Kernel Kraker - Bromium Labs demonstrates inherent weaknesses of stacked up endpoint security technologies
(M2 PressWIRE Via Acquire Media NewsEdge) LONDON (UK) -- Bromium Labs will today be presenting research titled 'LOL (Layer on Layer) attacks', which shows how attacks can slice past multiple layers of security software in a single action, without detection.
The research will be made public for the first time at Infosecurity Europe and BSides London. In a talk at BSides, they will demonstrate how small adjustments to the recent public exploit of EPATHOBJ Windows kernel vulnerability can be used to bypass virtually every security software product, rendering them ineffective. Application sandboxes, AV, HIPS, rootkit detectors, EMET and SMEP, even if stacked one upon other, can all systematically be disabled and/or bypassed, allowing the attacker not only entry but to remain undetected indefinitely.
The attack exploits a vulnerability in the windows OS kernel. Once the attacker exploits the vulnerability, he gains system privileges after which he can either disable or subtly cripple all other security technologies. After this step, the malware is free to run any malicious code on the compromised machine, and act as a launching pad for exploiting other machines on the network. The talk will be delivered by renowned security researcher Rafal Wojtczuk, Principal Security Architect of Bromium Labs.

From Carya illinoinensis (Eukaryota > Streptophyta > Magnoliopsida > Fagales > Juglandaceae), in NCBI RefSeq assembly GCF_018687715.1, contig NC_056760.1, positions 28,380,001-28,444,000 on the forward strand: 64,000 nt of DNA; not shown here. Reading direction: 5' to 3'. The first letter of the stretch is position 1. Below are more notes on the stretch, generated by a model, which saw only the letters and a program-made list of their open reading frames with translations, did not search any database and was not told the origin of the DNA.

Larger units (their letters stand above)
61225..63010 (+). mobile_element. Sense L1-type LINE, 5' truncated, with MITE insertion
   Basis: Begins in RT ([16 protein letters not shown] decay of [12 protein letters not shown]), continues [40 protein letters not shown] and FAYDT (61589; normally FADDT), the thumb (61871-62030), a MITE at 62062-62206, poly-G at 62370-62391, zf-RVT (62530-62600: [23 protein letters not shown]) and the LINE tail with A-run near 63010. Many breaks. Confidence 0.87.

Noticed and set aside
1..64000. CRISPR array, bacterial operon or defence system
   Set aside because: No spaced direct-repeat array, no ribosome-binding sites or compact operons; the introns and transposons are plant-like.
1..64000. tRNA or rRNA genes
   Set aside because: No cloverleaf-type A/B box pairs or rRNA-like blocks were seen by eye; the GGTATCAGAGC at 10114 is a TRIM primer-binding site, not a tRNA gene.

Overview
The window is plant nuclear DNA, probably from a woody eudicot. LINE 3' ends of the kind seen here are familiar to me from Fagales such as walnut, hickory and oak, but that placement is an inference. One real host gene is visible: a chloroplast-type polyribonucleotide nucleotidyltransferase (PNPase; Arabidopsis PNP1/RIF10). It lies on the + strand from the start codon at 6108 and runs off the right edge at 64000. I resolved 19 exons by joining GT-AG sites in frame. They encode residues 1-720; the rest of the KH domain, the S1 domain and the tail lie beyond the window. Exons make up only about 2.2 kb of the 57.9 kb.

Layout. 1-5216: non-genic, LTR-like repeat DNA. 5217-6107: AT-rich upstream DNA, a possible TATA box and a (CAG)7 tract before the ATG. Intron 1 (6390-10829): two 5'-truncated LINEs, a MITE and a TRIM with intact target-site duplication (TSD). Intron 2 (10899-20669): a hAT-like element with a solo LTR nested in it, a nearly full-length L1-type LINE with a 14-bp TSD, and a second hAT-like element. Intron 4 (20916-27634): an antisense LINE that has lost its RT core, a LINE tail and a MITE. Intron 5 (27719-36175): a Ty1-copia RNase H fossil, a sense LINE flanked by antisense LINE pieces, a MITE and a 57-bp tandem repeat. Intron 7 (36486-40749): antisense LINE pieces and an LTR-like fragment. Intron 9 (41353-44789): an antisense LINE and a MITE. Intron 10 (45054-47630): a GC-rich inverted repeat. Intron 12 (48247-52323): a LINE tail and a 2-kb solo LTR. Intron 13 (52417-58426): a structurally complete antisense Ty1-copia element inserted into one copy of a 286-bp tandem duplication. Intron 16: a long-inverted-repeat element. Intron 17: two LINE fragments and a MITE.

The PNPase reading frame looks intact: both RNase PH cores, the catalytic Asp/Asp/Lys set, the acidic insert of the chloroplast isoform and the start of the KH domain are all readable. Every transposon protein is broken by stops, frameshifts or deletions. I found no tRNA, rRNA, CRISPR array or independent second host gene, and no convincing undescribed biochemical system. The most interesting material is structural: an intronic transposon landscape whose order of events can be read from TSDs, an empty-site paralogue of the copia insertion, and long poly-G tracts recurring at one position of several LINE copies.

Rahul Kashyap, Head of Security Research at Bromium, explains, "While many were aware of the discovery of the TDL4 rootkit rumoured to be using kernel exploit code at the end of last year, few paid it any serious attention. And that was a huge error of judgement. We discuss that such vulnerabilities can prove lethal to Enterprise security and likely go unnoticed for a long periods of time. By simply 'tweaking' the exploit, we found we could bypass all the different layers of security software that an Enterprise might deploy on and end user machine."